Twitter is at risk of going down after masses of staff reject Elon Musk's ultimatum and leave
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Twitter is at risk of going down after mass walkouts from staff, including engineers responsible for preventing outages.
Elon Musk has made no secret of the huge shakeups at Twitter since he took control, having issued staff an ultimatum earlier this week – telling them to either agree to conform to his six rules of 'insane productivity' or get out.
Employees were told to respond 'yes' on a Google form to stay on for what the new company head dubbed 'Twitter 2.0'.
If they did not agree, staff were told they would be sacked when the clock struck 5pm, and would receive three months’ worth of severance pay.
“Going forward, to build a breakthrough Twitter 2.0 and succeed in an increasingly competitive world, we will need to be extremely hardcore,” Musk told his workforce in an email.
In the wake of the divisive demand, many Twitter workers simply accepted that it was their time to go, with farewell messages beginning to flood the company’s internal Slack boards, while others took to social media to announce their decision.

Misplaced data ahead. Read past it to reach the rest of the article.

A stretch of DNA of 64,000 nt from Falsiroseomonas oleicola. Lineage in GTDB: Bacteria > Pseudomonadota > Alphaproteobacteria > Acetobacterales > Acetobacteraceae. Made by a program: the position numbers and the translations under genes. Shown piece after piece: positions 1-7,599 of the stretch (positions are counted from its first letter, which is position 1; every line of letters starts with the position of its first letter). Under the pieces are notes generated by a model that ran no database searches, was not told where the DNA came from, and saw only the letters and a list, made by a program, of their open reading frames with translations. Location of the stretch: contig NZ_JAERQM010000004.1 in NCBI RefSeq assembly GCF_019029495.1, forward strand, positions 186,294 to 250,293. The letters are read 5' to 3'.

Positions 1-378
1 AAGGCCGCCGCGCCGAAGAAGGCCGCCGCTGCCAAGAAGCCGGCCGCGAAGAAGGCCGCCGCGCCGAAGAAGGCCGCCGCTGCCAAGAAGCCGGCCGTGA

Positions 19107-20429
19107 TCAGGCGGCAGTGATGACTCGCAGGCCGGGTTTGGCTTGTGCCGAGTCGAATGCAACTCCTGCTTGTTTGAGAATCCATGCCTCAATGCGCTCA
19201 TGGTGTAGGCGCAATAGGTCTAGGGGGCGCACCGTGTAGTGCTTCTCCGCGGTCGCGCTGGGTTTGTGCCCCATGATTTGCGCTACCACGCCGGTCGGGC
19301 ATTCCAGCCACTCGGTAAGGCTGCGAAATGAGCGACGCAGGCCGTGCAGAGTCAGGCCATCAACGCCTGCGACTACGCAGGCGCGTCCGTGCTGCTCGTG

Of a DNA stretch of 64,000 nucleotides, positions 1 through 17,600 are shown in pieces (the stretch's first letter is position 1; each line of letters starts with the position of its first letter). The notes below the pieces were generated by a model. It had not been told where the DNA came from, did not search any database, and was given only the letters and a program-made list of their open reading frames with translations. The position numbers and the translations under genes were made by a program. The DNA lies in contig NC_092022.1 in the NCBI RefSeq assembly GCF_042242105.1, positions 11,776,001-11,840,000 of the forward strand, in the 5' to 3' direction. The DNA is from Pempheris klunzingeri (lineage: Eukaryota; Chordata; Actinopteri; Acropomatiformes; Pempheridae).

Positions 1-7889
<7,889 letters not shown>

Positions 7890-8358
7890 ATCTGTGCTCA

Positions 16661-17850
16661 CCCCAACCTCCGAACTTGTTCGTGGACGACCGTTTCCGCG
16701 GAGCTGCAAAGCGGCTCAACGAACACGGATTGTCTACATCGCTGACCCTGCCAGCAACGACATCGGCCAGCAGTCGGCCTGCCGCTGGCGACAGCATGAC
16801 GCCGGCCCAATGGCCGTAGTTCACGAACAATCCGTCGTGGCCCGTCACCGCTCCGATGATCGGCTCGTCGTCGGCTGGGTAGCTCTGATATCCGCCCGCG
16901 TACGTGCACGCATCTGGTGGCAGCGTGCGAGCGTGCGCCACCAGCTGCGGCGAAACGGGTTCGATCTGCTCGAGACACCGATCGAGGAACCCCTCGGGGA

However, as Reuters reports, many of these departures include engineers who had worked on ‘fixing bugs and preventing service outages’, which means there are now questions about the ‘stability of the platform'.
One source told the news agency that on Thursday (17 November), the version of the Twitter app used by employees began slowing down.
The source, who declined to be named for fear of retribution, also estimated that the public version of Twitter was at risk of breaking overnight.
"If it does break, there is no one left to fix things in many areas," they said.
Reuters adds that reports of Twitter outages rose sharply from less than 50 to about 350 reports on Thursday evening, citing data from website DownDetector, which charts website and app issues.
The source explained how, in a private chat on Signal with about 50 Twitter staff members, nearly 40 admitted they had decided to leave the company.
In another private Slack group for current and former employees, about 360 people joined a new 'voluntary layoff' channel, another source with knowledge of the group said.
Remaining and departing employees also told The Verge that they expected the platform to start breaking soon, given the scale of the resignations.
Saying they had watched 'legendary engineers' and others they look up to leave, one Twitter staffer said: “It feels like all the people who made this place incredible are leaving.
“It will be extremely hard for Twitter to recover from here, no matter how hardcore the people who remain try to be.”
After a number of members of Twitter's 'Command Center' team - who are on call 24/7 - tweeted about their resignations, another unnamed person said: “If they go down, there is no one to call when s**t breaks."
UNILAD has reached out to Twitter for comment.